Pittsburgh Steelers’ cornerback Ross Cockrell has come a long way in his two seasons as a professional athlete in the National Football League.
Drafted by the Buffalo Bills in the fourth round of the 2014 draft, Cockrell’s rookie season was quite uneventful. The former Duke University standout appeared in only seven games and failed to record a single stat in any of them. With the likes of Leodis McKelvin, Stephon Gilmore, and 2015 second round draft pick Ronald Darby headlining their roster, the Bills were content with releasing him without giving him much time to groom his talents.
Less than a week later, Cockrell would be signed to a Steelers’ secondary that did not possess the talent his former team did.
Pittsburgh was in desperate need of answers at cornerback following the retirement of Ike Taylor, who served as the Steelers’ primary cornerback for many seasons. Injuries reduced him to a shell of his former self in 2014, which resulted in his retirement from the game the next year. The position was fortified with young potential play makers in Senquez Golson and Doran Grant, but a tear in Golson’s labrum and Grant’s placement on the practice squad until the second half of the season, would keep them off the field.
Despite calls from Steelers’ Nation to start Brandon Boykin, who was acquired in a trade with the Philadelphia Eagles, Cockrell has more or less become the number one cornerback on the Steelers’ depth chart. Cortez Allen did not fail to live up to his status as a fluke after being placed on the injured/reserve list for the second consecutive year with a knee injury, which left the door wide open for anyone to step up and prove their worth.
What is basically a mulligan for Cockrell’s rookie season, has paid off extremely well for both himself and the Steelers’ defense. The cornerback made a name for himself in Pittsburgh’s week four matchup against the Baltimore Ravens when he recorded his first professional interception off a pass from Joe Flacco intended for Steve Smith.
Later in the evening he would follow that up with a fumble recovery that displayed his impressive hand/eye coordination and footing. His presence on the defense would dramatically increase afterwards.
Cockrell has been the slight glimmer of hope for the future of the Steelers’ cornerback situation as the team enters its final game of the regular season against the Cleveland Browns. William Gay plays his opponents too soft and relies heavily on gamble plays that usually end up snake eyes, Antwon Blake often needs the assistance from the safety position to bail him out of busted plays, and Boykin is on whatever spot of the bench that the coaching staff have selected for him that week.
The Steelers have not taken a cornerback in the first round of the draft since 1997 when they selected Chad Scott. Prepare for that trend to continue in the 2016 draft, as Pittsburgh is known for taking the best player available when they are on the clock. It is very doubtful there will be a talented enough player at the position worth taking by that time. In fact, expect a linebacker to be selected for the fourth consecutive year.
This leaves the question that the Steelers have subjected to their fans since entering him into the starting lineup: Can Ross Cockrell develop into the team’s newest shutdown corner?
Cockrell has posted impressive numbers for his first year as a starter. His ten defended passes are a team high, his two interceptions are tied with Blake for most at the position, and he also has a forced fumble, as well as, the aforementioned fumble recovery to his credit. He has only been penalized three times this year for pass interference once against the San Diego Chargers and twice against the Arizona Cardinals.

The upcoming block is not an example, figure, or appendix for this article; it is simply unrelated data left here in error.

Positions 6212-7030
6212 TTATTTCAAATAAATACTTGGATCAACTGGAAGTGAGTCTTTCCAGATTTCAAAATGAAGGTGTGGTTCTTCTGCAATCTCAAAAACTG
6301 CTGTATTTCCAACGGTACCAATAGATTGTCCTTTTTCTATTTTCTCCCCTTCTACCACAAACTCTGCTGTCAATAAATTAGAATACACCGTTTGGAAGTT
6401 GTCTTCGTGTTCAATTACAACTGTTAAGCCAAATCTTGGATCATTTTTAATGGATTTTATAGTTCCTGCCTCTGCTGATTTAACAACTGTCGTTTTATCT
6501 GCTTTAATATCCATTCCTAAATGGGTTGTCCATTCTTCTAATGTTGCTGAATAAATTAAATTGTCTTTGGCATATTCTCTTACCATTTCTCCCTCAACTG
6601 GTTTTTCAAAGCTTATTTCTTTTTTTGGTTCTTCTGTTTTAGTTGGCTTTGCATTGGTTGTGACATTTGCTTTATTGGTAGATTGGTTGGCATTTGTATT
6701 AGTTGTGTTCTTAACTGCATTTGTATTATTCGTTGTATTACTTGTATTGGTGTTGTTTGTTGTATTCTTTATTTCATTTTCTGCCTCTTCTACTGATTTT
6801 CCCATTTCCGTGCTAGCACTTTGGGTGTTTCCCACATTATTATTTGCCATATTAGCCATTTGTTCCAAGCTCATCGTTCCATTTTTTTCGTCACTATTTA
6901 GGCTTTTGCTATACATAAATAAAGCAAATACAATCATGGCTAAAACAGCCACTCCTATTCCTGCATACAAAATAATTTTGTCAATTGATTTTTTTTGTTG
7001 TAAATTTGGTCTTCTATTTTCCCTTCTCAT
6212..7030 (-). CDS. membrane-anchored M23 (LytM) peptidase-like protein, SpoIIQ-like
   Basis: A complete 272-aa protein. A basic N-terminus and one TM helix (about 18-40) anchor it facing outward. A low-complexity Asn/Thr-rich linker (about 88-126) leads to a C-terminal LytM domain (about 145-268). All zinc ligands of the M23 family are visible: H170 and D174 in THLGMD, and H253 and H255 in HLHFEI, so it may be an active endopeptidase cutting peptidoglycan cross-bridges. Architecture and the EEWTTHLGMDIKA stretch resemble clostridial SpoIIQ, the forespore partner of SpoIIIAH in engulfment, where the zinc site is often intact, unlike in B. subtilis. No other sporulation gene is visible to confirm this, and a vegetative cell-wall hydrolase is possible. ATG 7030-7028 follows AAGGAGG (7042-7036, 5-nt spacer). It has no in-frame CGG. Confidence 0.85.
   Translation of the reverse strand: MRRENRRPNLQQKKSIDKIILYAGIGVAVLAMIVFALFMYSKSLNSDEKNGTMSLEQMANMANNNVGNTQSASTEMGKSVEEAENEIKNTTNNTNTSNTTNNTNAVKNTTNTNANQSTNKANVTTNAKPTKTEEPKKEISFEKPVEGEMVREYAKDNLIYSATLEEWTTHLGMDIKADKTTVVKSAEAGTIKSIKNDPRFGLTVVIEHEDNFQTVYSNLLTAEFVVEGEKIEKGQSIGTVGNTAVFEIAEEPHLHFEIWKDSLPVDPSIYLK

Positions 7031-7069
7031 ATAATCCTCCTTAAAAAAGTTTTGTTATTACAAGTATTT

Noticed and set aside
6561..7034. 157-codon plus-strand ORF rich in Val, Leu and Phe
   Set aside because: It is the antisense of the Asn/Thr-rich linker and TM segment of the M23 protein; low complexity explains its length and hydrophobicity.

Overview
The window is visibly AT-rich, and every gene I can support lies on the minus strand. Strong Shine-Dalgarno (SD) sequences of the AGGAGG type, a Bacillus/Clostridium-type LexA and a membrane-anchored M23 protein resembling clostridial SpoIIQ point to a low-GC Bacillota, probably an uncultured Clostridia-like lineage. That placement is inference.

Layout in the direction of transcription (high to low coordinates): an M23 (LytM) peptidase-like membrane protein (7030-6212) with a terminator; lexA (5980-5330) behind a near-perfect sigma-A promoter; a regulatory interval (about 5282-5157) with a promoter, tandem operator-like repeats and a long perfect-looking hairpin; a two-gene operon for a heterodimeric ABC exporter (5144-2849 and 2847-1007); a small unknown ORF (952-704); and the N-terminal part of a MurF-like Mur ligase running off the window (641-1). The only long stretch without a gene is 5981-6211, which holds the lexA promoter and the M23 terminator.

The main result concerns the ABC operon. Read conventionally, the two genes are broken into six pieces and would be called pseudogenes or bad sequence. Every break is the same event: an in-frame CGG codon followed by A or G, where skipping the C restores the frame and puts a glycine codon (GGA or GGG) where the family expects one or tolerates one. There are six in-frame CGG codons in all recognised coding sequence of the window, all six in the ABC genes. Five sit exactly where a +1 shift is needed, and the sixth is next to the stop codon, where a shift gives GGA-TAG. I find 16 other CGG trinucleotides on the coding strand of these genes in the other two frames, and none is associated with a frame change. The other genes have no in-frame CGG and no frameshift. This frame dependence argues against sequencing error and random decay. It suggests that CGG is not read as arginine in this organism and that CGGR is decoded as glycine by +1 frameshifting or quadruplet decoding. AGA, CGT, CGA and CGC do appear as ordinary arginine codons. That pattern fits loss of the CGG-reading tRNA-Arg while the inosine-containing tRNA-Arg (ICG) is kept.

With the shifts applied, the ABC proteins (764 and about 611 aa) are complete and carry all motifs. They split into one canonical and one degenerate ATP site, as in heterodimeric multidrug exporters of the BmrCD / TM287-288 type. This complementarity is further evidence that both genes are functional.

In those two games he helped hold Keenan Allen to a stat line of 6/57/0 and Michael Floyd to 5/50/1. In these games he performed admirably, but there have been instances where he has been absolutely abused by his opposition. A.J. Green is a prime example with his two games of 11/118/1 in week eight and 6/132/1 in week fourteen. Cockrell gave up the touchdown to Green that sealed a victory for the Bengals in week eight, which was in the Steelers’ hands until the final minutes of regulation.
These kinds of mistakes can make or break Cockrell’s position on the team in seasons to come if he is to be the type of cornerback the Steelers need him to be. In week ten against Cleveland he relinquished a 61-yard pass to Travis Benjamin that put the Browns well into enemy territory. While Cockrell has quick speed and reflexes, they were not enough to compete with Benjamin, who is well known as one of the more agile receivers in the NFL.
The coaching staff has placed Cockrell in occurrences that have not exactly been tailor-made for his experience, but this may be to afford him with as many learning situations as possible. His team leading ten passes defended stands as a testament to the fact that he has been one of the Steelers’ strongest lines of defense in their secondary.
Cockrell has displayed attributes that can be developed into a future elite cornerback in the Steelers’ secondary. His height and large frame allow for him to have favorable matchups with his opponents, and his ability to be situationally aware of his surroundings results in plays such as this one. His near 30 inch arm length, only two inches shorter than All-Pro cornerback Richard Sherman, and sizable hands give him the ability to break up passes and fight for chances to make plays on the ball.
The Pittsburgh Steelers are a team notorious for turning unknown free agents into household names. With time and effort, Ross Cockrell can develop into a talented cornerback that will silence critics who claim the team must spend a first round draft pick to solve their problems at the position. He has made impressive strides so far in a short period of time and is bound to improve as his career in the Steel City continues.